Well, if you thought blockchain was still too complicated a technology to be used in conventional day to day activities, think again. Last week, Sierra Leone had its Presidential election. That alone is not particularly exciting news, but the exciting part about this election was the fact that blockchain technology was used to verify voting results.
Excellent Results in Sampled Region
Even though the technology was not used throughout the country, it still sent a message to all and sundry that indeed it is taking over. After making notable strides on the business front, blockchain is now getting its feet wet in the political sphere. The blockchain-verified voting that was put to use in Sierra Leone is the boldest move yet and a clear indication that a revolution is in the offing.
The Election Results
Notably, Agora, a Swiss-based blockchain was the brains behind the voting process as an overseer. After the whole voting process was through, around 400,00 ballots were entered manually into Agora’s blockchain. According to the data from Agora, the final results for the region sampled showed that Samura Kamara of APC had won, with 54 percent of the vote, followed by Julius Bio of SLPP who came in with 32.5 percent of the vote.
While commenting on how the voting process went, Leonardo Gammar, the CEO at Agora, reckoned that he was pleased with how efficient the process was, and he exuded confidence about future possibilities. He said:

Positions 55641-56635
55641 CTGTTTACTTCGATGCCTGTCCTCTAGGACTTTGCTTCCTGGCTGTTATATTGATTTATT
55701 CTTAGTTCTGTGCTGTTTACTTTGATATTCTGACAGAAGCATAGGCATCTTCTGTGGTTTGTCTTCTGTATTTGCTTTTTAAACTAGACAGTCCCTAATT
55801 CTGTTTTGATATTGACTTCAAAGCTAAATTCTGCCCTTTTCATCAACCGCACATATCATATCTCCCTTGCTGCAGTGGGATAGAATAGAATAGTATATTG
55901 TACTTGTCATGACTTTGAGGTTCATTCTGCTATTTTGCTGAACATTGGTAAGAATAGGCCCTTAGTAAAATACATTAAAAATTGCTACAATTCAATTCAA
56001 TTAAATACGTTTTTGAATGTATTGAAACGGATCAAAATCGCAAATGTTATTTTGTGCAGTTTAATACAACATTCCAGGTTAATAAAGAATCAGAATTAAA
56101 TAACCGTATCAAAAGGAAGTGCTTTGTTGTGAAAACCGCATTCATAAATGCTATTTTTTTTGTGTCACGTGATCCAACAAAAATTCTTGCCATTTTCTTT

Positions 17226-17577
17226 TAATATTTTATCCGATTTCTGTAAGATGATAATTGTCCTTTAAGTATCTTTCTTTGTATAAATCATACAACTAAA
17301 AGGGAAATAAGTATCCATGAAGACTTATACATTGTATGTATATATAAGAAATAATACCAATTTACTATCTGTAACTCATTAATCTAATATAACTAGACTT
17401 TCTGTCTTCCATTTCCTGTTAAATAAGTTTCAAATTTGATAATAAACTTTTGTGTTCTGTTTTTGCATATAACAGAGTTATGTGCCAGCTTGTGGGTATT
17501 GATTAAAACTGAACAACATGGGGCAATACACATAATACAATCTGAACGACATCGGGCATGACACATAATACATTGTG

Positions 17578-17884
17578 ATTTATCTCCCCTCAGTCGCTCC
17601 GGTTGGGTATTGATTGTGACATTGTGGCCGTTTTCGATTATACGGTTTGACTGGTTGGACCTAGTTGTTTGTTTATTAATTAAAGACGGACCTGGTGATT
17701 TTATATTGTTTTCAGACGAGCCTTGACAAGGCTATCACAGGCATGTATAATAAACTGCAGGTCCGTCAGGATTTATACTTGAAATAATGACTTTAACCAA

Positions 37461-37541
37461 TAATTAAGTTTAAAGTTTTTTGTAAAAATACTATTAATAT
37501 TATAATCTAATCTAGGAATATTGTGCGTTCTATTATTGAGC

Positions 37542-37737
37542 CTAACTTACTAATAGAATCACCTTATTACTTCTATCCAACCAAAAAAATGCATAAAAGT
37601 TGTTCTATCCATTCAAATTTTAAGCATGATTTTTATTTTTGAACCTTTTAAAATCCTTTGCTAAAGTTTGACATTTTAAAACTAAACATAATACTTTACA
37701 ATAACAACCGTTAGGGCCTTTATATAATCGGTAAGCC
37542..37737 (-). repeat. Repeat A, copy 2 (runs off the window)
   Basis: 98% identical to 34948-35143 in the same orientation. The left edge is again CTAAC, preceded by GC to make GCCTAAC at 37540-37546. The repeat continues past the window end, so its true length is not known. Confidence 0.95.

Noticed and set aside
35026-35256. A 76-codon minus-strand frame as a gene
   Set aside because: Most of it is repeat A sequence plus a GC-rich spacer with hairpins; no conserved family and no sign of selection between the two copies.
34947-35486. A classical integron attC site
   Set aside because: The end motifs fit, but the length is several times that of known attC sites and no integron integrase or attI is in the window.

I strongly believe that this election is the beginning of a much larger blockchain voting movement.
Blockchain Already Used in Other Elections
However, it should be noted that this is not the first time that blockchain is being used in an election. As part of its voting system dubbed Active Citizen, Moscow utilizes blockchain, whereby residents get the chance to vote on matters regarding the city. Similarly, Brazil also seems to have embraced the technology in helping citizens verify and sign popular opinions.
According to proponents of the technology, this trend will help reduce cases of fraud, thus leading to free and fair elections. Whether this will hold true to the latter or not remains to be seen.
Image Credit: Deposit Photos
What do you think of the move to shift blockchain technology into the political realm? Is this the beginning of truly fair election systems? Let us know your views below.